5. Welded and ground, and with the urethane bushes fitted from the inside ready for the motor.
6. The cup washers fitted over the bushings inside the outboard well.

The first step is to order the correct kit for the transom thickness of your boat and for the appropriate horsepower rating. Marine Express is the supplier, so a quick call and the order was placed. Within a week I had the package delivered to my door. Each kit comprised two transom pads (one each for left and right), four aluminium sleeves of the right length to suit my transom width, four urethane bushes and four hefty stainless cup washers. And, of course, a full set of detailed instructions.

In the case of my alloy boat, the aluminium sleeves need to be welded into the transom, which is probably the most difficult part of installing the system. Most boatbuilders would be able to do this for you, while Marine Express, which supplies Vibrastop, also offers a custom fitting service in Auckland. In my case I have access to all the necessary equipment, so was able to tackle the job myself.

The first stage is cutting the appropriate size holes through the transom. Since the previous engines’ bolt holes were bigger than the hole-saw’s pilot drill, a custom jig was made to get the bigger holes lined up correctly. With experimentation we found that slow cutting speeds were necessary to stop the saw ‘grabbing’ the aluminium and tracking off-centre. Fair to say the first hole required some extra welding to correct, but things improved after that.

7. Using a forklift to position the motor.
8. Fitting the bolts. Note the ruler used to check the motor was set at the right height on the transom.

It did not take long to get all the holes cut. A quick tidy-up around the area with a stainless wire brush on the angle grinder, and we were ready to weld. Aluminium welding is a whole science by itself, but with the appropriate equipment and expertise we got these welded securely in place. An angle grinder was then used to grind the welds flush, although we decided to retain just a slim shoulder of extra fillet around the weld rather than grind it completely flush. This left the welded spots slightly untidy but also arguably somewhat stronger. Luckily the urethane pad and bushings completely cover this anyway so no one else will see.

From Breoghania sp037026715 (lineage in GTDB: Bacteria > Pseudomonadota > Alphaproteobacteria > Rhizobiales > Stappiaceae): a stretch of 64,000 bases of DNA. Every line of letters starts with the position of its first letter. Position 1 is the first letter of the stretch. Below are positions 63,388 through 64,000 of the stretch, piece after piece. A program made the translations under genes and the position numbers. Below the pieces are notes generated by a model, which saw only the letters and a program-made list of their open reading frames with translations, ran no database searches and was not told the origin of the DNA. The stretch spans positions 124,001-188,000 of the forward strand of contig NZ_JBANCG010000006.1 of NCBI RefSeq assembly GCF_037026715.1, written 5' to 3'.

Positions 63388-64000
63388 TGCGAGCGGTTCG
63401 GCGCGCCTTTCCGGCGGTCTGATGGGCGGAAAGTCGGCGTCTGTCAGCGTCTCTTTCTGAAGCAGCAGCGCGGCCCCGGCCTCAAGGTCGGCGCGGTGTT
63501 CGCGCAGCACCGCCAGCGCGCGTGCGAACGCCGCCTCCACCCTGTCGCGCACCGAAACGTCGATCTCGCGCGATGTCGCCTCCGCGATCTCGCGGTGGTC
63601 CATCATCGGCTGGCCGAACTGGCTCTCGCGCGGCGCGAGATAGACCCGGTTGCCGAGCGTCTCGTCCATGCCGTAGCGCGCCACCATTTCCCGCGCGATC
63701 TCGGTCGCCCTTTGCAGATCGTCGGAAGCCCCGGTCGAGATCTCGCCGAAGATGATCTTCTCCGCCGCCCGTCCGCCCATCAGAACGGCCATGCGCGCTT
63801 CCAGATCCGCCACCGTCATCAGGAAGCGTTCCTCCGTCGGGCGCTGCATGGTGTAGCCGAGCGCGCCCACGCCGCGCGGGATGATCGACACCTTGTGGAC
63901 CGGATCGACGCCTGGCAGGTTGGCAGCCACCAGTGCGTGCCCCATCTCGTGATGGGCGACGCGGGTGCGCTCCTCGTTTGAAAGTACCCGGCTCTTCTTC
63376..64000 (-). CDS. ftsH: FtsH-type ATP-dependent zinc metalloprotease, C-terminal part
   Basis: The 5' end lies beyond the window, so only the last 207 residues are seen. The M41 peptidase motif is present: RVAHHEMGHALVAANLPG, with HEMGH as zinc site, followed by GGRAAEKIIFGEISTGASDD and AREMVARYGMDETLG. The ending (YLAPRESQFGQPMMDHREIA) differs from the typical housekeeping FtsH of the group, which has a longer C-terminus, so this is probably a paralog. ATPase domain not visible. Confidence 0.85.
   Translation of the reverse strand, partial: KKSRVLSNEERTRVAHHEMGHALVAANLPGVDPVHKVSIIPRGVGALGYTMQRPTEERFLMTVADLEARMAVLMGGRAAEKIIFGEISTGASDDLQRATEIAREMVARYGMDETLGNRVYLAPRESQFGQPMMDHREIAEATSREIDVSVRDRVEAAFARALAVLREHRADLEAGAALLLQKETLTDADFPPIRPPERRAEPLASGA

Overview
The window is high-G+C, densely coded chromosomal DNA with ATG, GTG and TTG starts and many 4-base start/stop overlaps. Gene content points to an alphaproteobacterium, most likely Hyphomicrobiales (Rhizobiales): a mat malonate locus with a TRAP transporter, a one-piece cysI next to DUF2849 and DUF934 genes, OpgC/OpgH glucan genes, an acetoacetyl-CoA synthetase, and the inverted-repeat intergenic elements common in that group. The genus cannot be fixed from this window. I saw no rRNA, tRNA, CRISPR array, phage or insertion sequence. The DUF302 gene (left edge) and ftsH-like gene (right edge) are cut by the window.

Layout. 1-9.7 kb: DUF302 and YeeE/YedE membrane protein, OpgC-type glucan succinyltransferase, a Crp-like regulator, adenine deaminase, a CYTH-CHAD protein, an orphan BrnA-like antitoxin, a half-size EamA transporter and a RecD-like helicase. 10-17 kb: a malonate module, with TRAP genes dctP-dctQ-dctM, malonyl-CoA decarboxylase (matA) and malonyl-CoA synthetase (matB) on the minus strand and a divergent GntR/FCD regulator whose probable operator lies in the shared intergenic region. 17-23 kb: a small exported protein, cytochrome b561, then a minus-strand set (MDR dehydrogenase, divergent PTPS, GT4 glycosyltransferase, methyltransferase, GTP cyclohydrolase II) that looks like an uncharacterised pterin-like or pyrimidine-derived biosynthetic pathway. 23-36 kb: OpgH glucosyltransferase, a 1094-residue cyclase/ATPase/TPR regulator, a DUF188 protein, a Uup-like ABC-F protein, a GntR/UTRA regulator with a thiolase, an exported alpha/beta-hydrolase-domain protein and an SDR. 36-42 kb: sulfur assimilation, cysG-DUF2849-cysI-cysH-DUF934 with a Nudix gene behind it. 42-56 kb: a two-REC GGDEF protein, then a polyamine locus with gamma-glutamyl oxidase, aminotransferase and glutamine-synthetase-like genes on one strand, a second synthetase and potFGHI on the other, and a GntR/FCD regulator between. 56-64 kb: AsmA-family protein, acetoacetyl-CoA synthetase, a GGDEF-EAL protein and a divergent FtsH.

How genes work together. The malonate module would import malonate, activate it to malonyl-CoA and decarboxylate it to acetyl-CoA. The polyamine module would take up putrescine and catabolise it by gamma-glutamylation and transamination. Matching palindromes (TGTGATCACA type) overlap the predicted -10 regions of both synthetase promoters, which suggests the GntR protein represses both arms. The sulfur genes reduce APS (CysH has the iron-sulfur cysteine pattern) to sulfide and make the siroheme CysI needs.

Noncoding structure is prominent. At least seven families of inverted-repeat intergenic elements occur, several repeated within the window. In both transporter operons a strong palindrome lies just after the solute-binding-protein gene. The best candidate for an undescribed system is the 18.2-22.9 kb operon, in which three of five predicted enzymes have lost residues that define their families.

After cleaning up the weld spatter on the inner surface of the sleeves we then fitted the urethane bushes from the inside of the transom, using a mallet to whack them fully home. Ready for the motor, and I had to call in the help of the yard manager with his forklift. The first outboard still had the lifting eye fitted to the flywheel, so he eased it out of my storage container and over to the boat. It took a bit of backwards and forwards to get the mounting holes lined up, followed by checking the vertical alignment of the cavitation plate with the bottom of the hulls. After that he wandered off for a cup of tea while I started the process of tightening up the mounting bolts and nuts over the cup washers. These had to be torqued up to the Vibra-stop requirement of 50Nm, to achieve the right degree of pad compression.

The last step was to electrically bond the engines to the hull to avoid future galvanic corrosion. The kit helpfully comes with a braided stainless strap and matching bolt. The best place to connect this is the same bolt as the engine anode, and the other end of the strap is then connected to the hull using the small bolt provided.

9. The cup washers fit over the urethane bushes and are then torqued up to the manufacturer’s specification.
10. Job done on engine number one. Now for engine number two…

Job done. Total effort was about six hours of labour for one engine – the second motor still needs a minor repair, so it has not yet been installed. The cost of the Vibra-Stop kit depends on your engine size and make, and the transom thickness. For our Yamaha 250hp four-stroke motors and a transom thickness of 50mm, the kits were $573 incl GST per engine. BNZ